Australia 4 England 1

England in Australia, 1897-98

To speak the plain truth there has not for a very long time been anything so disappointing in connection with English cricket, as the tour of Mr. Stoddart's team in Australia last winter. The team left England in September, 1897, full of hope that the triumph of three years before would be repeated, but came home a thoroughly beaten side. Following the precedent of the previous tour five test matches were played against the full strength of Australia, and of these the Englishmen only won the first, severe defeats being suffered in all the other four. Twice they were beaten in a single innings, once by eight wickets, and finally at Sydney on the 2nd of March by six wickets. Necessarily the side had to stand or fall by the results of these matches, the engagements with the single colonies of South Australia, Victoria, and New South Wales being nothing by comparison. In these six fixtures the Englishmen did well, gaining three victories, suffering only one defeat - in the return with New South Wales - and leaving two games unfinished. Thus, as the general result of their eleven-a-side matches, they won four games, lost five, and had three drawn. This was a poor record indeed for a team of which so much was expected, and on the admission of Mr. Stoddart himself, it was due to the vastly better cricket shown by the Australians. The Colonial players were much more consistent in batting and far superior in bowling. While admitting all this, however, one cannot believe that the Englishmen played up to their home form. MacLaren and Ranjitsinjhi batted magnificently; Storer and Hayward played many fine innings; and J. T. Hearne bowled with a steadiness beyond all praise; but the men as an eleven never got really to their best, as their best is understood in this country. Richardson, except in two or three matches, was not in any way the Richardson of Kennington Oval or indeed of the previous tour; and of the other bowlers, apart from Hearne, there is nothing favourable to be said. Hayward had only one day of success; Briggs and Hirst - the latter handicapped to some extent by a strain - could not get wickets; and Wainwright was so harmless on the beautiful grounds that it was rarely thought worth while to put him on. In excuse for the team, however, it must be said that they had two or three misfortunes to contend against. Ranjitsinhji, though he made so many runs, suffered a great deal from bad health and Stoddart, far from repeating the success that had attended his previous visits to Australia was utterly out of form. An attack of influenza at the outset of the tour, the anxieties of captaining a losing side, and the shock caused by the news of his mother's death combined to spoil his cricket. As regards J. R. Mason and N. F. Druce it is fair criticism to say that, without fulfilling the expectations of their friends, they did a lot of good work for the eleven. Mason started in great form at Adelaide and Melbourne, but after that he had a long spell of bad luck, and was only beginning to get runs again in big matches when the trip ended. As some compensation for his uneven batting, however, he fielded superbly at slip, and was one of the best change bowlers on the side. Druce was most consistent with the bat, getting double figures in every innings he played in the test matches, but it was his misfortune to be out time after time just when he seemed set for a big score. Hayward, as a batsman, made a bad start but played very finely indeed as soon as he had accustomed himself to the great pace of the wickets. Wainwright, who had been in such wonderful form in the English season of 1897, was sadly at fault on the fast grounds, it being literally months before he played an innings of fifty. Of all the English players the one who had the best cause to look back upon the trip with satisfaction was MacLaren. No English batsman - not even Arthur Shrewsbury - has ever played more splendidly in the Colonies. There was some little unpleasantness during the tour, Mr. Stoddart complaining bitterly of the "barracking" indulged in by a section of the crowds, but on such points as these there is no need at this distance of time to dwell at any length. The financial success was immense, the test matches attracting an extraordinary number of people, and the public were delighted - as they had every reason to be - with the cricket shown by their own players. Above all the others in batting stood out the two left-handers Clement Hill and Darling - while in a group of fine bowlers Noble shone conspicuously. Almost unknown as a bowler when the season began, he developed surprising skill and several times on perfect wickets quite puzzled the Englishmen, keeping a fine length with a little work on the ball and being curiously deceptive in the flight. Of Hill and Darling it would be impossible to say too much, their play in match after match being wonderful. As in England in 1896, the Australians owed much to the unfailing skill and tact of Trott as a captain.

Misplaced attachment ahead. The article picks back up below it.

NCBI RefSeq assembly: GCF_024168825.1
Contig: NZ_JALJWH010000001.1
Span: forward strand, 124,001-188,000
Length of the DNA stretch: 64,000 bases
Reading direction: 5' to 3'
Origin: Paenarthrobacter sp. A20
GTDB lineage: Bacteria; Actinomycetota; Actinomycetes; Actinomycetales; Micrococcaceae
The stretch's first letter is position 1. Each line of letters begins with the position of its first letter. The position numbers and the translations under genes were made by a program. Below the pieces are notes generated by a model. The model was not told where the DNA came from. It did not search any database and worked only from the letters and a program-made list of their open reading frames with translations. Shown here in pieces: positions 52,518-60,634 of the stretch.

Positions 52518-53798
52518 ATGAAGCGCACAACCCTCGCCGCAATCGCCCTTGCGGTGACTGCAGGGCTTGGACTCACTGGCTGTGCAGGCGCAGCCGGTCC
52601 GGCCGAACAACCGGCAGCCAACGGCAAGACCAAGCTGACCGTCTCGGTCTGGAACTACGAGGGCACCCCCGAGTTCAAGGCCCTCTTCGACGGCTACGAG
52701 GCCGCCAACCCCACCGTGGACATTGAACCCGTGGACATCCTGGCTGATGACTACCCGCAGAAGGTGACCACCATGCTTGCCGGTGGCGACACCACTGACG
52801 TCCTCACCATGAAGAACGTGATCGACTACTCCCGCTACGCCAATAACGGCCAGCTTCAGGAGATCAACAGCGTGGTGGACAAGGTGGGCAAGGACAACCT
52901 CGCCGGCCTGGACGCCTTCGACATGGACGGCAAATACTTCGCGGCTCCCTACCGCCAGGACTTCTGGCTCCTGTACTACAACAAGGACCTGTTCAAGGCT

The English team consisted of : -
A.E. Stoddart (Middlesex) (Capt.)
A.C. MacLaren (Lancashire)
K. S. Ranjitsinhji (Sussex)
J. R. Mason (Kent)
N. F. Druce (Surrey)
T. Hayward (Surrey)
T. Richardson (Surrey)
J. Briggs (Lancashire)
W. Storer (Derbyshire)
E. Wainwright (Yorkshire)
G.H. Hirst (Yorkshire)
J.H. Board (Gloucestershire)
J.T. Hearne (Middlesex)

James Phillips accompanied the team through the whole tour as umpire, and caused a great sensation by twice no-balling the South Australian bowler Jones, for throwing.

Match reports for

1st Test: Australia v England at Sydney, Dec 13-17, 1897
Report | Scorecard

2nd Test: Australia v England at Melbourne, Jan 1-5, 1898
Report | Scorecard

3rd Test: Australia v England at Adelaide, Jan 14-19, 1898
Report | Scorecard

4th Test: Australia v England at Melbourne, Jan 29-Feb 2, 1898
Report | Scorecard

5th Test: Australia v England at Sydney, Feb 26-Mar 2, 1898
Report | Scorecard